Congressional Committees Ask GAO to Study Effects of Physician Self-Referral of Advanced Medical Imaging on Medicare Spending

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At the request of the American College of Radiology, House Energy & Commerce Chair Henry Waxman (D-Calif.), Ways & Means Committee Chair Sandy Levin (D-Mich.) and Ways & Means Subcommittee on Health Chair Pete Stark (D-Calif.) recently called on the General Accountability Office to perform a study regarding the effects of physician self-referral of advanced medical imaging and radiation therapy treatments on Medicare spending, according to a release by the American College of Radiology.

The ACR cited the March 2009 Medicare Payment Advisory Commission report to Congress when requesting the GAO study. That report found overall Medicare imaging utilization growth for 2006-2008 was 2 percent or less nationally — at or below the growth rate of other major physician services. However, the number of self-referred MRI and CT scans in the Medicare system as well as Medicare spending on self-referred MRI and CT grew at nearly double the rate of that performed by other providers.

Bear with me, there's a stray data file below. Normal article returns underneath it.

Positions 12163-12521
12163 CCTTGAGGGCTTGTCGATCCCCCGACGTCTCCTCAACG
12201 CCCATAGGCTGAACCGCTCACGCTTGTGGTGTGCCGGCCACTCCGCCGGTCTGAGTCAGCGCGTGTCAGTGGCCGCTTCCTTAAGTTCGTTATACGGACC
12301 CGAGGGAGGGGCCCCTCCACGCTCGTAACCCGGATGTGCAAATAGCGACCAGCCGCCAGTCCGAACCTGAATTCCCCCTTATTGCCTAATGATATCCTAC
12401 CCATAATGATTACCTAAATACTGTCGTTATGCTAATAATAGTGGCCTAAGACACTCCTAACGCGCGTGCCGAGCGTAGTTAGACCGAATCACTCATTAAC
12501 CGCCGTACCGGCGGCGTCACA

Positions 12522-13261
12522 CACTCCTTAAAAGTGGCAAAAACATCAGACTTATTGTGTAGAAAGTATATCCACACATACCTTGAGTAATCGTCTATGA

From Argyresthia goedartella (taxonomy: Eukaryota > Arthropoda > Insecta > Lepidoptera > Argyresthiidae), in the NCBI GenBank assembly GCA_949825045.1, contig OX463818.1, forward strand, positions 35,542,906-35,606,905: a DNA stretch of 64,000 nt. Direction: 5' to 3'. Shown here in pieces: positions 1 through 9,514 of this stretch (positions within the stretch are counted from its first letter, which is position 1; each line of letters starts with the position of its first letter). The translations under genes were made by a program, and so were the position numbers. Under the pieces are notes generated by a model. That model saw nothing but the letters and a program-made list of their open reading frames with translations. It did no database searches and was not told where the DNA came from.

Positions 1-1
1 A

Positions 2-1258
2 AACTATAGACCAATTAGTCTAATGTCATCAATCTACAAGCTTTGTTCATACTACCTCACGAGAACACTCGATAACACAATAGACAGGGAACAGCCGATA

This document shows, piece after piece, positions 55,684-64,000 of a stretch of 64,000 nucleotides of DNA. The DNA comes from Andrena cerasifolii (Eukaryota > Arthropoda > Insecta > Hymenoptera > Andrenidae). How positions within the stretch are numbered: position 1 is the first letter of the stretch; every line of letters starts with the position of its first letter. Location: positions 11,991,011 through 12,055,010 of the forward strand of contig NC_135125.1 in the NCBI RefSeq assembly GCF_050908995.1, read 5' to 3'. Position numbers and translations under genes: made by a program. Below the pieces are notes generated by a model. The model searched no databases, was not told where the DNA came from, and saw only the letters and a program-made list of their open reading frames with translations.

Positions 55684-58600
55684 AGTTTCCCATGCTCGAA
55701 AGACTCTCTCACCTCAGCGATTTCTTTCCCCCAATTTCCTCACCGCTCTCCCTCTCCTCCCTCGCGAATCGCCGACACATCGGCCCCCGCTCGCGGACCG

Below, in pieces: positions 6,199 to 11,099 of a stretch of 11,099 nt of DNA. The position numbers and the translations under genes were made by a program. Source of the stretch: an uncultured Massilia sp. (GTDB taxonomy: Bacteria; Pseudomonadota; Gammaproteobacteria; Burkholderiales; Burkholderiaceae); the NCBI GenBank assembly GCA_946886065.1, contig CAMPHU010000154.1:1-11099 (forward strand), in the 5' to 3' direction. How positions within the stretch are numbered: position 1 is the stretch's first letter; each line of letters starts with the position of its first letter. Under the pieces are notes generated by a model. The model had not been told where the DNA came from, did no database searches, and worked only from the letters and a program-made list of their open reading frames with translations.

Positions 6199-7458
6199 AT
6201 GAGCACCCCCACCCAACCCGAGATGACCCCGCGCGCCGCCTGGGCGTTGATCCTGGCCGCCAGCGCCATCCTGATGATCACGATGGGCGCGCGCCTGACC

The ACR argues that government regulation is needed to address financially driven self-referral and contends that MRI, CT, positron emission tomography and radiation therapy procedures are not ancillary services. Further, the ACR argues that CMS should remove such services from the "in-office ancillary exception" to federal law, which allows providers to refer patients to in-office ancillary services in which they hold a financial interest.

Read the ACR release on the GAO study on physician self-referral.

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